The art of being present and mindful is a hot topic lately. The basic tenets of being mindful can be applied to …well…everything! Personally, with two young children and an admittedly busy schedule, I have been making a concentrated effort to be more mindful at home. So many times we are rushing to get ready for school, or zipping around going from birthday party to play date, that I forget to be …present. I find myself thinking about the “to do” list, tomorrow’s calendar, the weekly appointments, etc.
Mindfulness at work—works!
Many of you reading this are new to the field and have only practiced for a short period of time and many of you are seasoned professionals with years under your belt—but the fact of the matter is–we can all benefit from the principles of mindfulness. I have outlined some ideas below—but, as always, I appreciate any and all feedback.
Be willing to be observed.
All undergraduate and graduate programs in speech language pathology require students to attain observation hours—which we know because we had to do it! Most students are looking to get a variety of experiences. Contact your local universities and volunteer to be on the “ok to be contacted for an observation” list. Many times you won’t have much interaction with the student, but it will be just enough to get you thinking about your session/the client/the approach you used, etc.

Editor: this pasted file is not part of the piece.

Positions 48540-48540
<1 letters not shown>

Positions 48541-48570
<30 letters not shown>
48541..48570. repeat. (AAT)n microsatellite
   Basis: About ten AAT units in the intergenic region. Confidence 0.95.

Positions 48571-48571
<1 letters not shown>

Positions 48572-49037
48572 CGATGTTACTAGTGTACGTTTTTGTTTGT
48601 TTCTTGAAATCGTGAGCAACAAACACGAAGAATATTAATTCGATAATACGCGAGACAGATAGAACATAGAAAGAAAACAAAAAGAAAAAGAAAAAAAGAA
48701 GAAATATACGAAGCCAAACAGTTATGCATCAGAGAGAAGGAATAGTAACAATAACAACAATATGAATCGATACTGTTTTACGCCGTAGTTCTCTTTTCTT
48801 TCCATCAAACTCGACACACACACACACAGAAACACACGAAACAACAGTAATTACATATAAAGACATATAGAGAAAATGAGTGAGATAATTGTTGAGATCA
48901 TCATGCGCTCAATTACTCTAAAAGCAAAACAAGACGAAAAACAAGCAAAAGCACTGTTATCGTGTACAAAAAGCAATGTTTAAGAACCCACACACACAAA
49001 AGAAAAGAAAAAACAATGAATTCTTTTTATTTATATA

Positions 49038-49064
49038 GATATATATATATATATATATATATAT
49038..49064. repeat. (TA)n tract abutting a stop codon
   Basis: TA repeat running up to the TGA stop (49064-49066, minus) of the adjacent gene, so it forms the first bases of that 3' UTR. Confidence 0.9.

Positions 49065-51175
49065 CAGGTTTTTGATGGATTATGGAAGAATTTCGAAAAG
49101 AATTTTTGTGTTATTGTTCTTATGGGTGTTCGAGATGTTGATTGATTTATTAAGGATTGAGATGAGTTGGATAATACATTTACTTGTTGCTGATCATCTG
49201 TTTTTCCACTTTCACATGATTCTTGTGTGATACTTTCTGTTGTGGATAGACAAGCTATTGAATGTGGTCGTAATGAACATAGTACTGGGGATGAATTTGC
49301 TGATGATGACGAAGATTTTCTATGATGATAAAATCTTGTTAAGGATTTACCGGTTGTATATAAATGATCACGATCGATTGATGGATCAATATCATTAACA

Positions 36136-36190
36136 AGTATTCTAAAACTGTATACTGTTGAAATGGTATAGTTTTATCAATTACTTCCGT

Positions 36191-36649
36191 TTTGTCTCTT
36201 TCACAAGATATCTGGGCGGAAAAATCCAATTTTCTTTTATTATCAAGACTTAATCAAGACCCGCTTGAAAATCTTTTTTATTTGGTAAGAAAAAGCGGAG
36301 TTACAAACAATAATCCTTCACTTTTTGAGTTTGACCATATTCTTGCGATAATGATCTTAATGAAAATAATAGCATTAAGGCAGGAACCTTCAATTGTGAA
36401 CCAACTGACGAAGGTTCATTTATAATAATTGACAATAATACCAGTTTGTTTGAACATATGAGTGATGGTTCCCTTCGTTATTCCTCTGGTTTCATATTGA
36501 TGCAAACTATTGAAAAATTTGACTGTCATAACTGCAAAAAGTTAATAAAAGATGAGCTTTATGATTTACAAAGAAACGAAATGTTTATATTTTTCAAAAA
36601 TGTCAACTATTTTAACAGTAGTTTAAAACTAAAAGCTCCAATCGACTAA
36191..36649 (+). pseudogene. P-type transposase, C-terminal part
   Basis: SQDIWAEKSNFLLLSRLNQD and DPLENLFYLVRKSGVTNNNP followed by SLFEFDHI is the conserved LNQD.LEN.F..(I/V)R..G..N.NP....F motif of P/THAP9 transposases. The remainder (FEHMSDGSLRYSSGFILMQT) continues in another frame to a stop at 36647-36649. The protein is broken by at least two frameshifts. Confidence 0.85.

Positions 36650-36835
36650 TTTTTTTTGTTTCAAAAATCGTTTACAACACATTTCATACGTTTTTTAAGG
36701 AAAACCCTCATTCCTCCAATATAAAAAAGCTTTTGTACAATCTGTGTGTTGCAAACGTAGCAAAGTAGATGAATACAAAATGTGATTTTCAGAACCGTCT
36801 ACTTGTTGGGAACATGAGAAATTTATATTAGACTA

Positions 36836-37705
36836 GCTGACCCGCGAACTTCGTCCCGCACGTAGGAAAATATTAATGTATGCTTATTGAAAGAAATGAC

Supervise a graduate student.
As the field gets more saturated, securing quality externships for our graduate students gets harder and harder. Volunteering to supervise a student for an externship experience is a big commitment but it can be incredibly rewarding. The act of being observed and talking about your clients, as well as your therapeutic approach, will undoubtedly help your student as well as force you to continuously reassess your practice. Many times your student’s innocent questions will lead you to view your client in a new light or try a new technique you may not have otherwise.
Take your notes on-line.
OK, so the idea of having a graduate student does not sound appealing, but you are committed to be rooted in the moment? Consider writing your treatment notes while you are treating. Now, I know, for some of you, this may seem daunting—but you can quickly get the hang of it after doing it a few times. Everybody writes their session notes differently—so you will have to figure out what resonates with you, but the point is to consider the therapy while it is happening and make any necessary changes immediately, so your session can be that much more successful. I always have a pen and paper within arms reach so I do not “miss” anything.